These days, it seems like everybody gets to be a part of the Huskies’ passing attack. 

Saturday afternoon at Husky Stadium, 12 different receivers combined for 376 yards through the air, with sophomore Jalen McMillan and redshirt freshman Ja’Lynn Polk both hauling in receiving touchdowns from quarterback Michael Penix Jr. in a 52-6 Huskies victory over Portland State. 

Last week against Kent State, 10 different players got to take part in UW’s aerial attack, combining for 29 receptions, four touchdowns and 393 yards. 

In the offense of coach Kalen DeBoer and offensive coordinator Ryan Grubb, the passing game truly does take a village. 

“Sometimes it looks a little bit messy at the end of the game, and that’s because some of those guys were on scout team the entire week, and the only reps they got were the walk-through before practice,” DeBoer said. “Now we get some action, and it doesn’t always go perfect, and that’s a piece of that. It’s fun to just reward those guys.”

Saturday’s passing game performance came without the help of sophomore receivers Rome Odunze and Taj Davis, who combined for 10 receptions, two touchdowns and 156 yards in Week One. 

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Odunze was out with a minor injury, while Davis played briefly, but was not targeted.

This week, it was McMillan and Giles Jackson who led the way, as McMillan finished his night with four catches for 127 yards and one touchdown, and Jackson had a team-high six receptions for 105 yards.

It was the first time that two UW wide receivers both finished with over 100 receiving yards since John Ross and Dante Pettis did it against Cal in 2016. 

“(The offense) is real versatile,” Jackson said. “Everybody can play in our group, all the receivers, all the running backs, because it’s not just one that stands out. We all can play with the ball, so it’s fun. It’s also fun seeing them just get the ball, and seeing other people get the ball that usually don’t get in.”

The highlight of the day came from McMillan, who caught an 84-yard touchdown pass from Penix at the 9:51 mark of the second, tied for the seventh-longest reception in UW history. 

Penix had another big night in his second game for the Huskies, going 20-for-27 passing for 337 yards.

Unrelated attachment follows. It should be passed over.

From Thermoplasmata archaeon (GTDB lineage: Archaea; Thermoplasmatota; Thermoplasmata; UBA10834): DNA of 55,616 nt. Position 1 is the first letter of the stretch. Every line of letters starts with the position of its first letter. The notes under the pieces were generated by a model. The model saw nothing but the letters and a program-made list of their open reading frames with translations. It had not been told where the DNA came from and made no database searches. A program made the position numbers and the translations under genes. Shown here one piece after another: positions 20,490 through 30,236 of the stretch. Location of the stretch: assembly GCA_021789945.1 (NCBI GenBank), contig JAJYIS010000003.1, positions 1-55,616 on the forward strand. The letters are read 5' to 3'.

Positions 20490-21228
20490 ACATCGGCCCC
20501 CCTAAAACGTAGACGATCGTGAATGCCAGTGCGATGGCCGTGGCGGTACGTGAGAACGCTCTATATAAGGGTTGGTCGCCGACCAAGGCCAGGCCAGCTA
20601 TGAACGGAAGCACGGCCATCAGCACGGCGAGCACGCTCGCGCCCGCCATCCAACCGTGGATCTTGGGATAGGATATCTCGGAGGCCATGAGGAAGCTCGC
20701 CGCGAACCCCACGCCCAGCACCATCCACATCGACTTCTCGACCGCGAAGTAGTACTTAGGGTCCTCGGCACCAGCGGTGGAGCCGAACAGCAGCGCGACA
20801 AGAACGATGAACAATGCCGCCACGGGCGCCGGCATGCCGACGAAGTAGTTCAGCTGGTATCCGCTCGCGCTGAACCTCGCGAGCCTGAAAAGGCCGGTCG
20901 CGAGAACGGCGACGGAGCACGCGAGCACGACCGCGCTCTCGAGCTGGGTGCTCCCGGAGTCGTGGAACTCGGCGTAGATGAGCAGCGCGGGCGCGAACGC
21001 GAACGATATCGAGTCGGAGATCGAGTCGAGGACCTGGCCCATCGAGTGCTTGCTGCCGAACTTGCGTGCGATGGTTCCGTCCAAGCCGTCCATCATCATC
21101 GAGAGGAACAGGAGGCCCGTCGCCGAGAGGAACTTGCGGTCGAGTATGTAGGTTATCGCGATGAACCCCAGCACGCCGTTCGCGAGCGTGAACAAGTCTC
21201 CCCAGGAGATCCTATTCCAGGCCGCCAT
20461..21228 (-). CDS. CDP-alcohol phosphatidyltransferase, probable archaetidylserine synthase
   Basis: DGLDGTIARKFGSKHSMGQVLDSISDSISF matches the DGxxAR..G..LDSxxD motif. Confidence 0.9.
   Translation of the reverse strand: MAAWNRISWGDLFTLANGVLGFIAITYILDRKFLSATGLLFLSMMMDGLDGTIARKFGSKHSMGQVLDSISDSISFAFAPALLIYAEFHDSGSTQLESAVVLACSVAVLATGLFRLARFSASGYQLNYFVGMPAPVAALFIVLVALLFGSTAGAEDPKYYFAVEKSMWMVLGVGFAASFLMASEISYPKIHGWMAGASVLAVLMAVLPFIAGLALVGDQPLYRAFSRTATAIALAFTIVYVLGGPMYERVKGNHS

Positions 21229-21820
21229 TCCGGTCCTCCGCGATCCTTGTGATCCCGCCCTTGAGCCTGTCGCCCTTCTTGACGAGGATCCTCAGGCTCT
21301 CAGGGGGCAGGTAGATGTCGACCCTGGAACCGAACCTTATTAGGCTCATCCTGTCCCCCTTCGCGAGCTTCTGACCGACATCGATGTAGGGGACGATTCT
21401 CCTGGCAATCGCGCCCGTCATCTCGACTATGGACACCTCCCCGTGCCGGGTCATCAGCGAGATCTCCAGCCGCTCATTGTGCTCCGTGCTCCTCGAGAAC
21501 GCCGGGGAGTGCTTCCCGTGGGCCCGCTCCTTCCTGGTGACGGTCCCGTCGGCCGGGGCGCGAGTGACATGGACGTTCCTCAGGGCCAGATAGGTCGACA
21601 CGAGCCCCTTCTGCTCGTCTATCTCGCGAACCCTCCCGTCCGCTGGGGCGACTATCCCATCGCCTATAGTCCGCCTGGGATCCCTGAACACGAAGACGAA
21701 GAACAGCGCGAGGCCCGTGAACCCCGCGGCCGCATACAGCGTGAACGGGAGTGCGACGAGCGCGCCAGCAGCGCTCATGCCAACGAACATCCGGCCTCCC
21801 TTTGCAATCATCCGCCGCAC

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“He’s great,” Jackson said of Penix. “He’s great, I like him. When he’s rolling out, I just know he’s going to make something happen every time. So I just have a lot of faith in him.”

Eight UW players hauled in a single pass on Saturday, including running backs Wayne Taulapapa and Will Nixon, senior Brennan Holmes, and true freshman Denzel Boston. Boston’s 10-yard reception in the fourth quarter, courtesy of redshirt freshman Sam Huard, was the first catch of his college career. 

Holmes’ 15-yard catch was also the first of his career. He did not see any game action last season after joining the team as a walk-on.

“We’ve got a lot of weapons, and we’ve got a lot of guys that can make plays,” Penix said. “I knew that coming in here. That’s the reason I came here, I knew we’ve got a lot of weapons and a lot of guys to get the ball to. I’m just going to continue to trust the preparation. I always go back to it, just trusting the preparation and the play-calling.”

Last season, the Huskies averaged 225 passing yards per game. Through two games this season, the Huskies are averaging 384.5 yards through the air. On Saturday, the Huskies finished the night with 199 yards after catch, while Portland State finished with just 14. 

“We just knew the offense was totally different than last year,” Jackson said. “It’s a lot more explosive plays coming, so I feel like we knew it was going to be explosive before the first game.”

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For the coaches and the players on the field, it’s an exciting way to run an offense. 

You just never quite know when your opportunity is going to come, and even a kid just months removed from his high-school graduation could get the chance to make a Division I catch. 

“I saw some smiles, I heard some things from guys that said that was one of the coolest moments they’ve ever been a part of,” DeBoer said. “They got to take a couple snaps today. So that’s why we work and that’s what we want to do as coaches is make this a memorable time in their life.”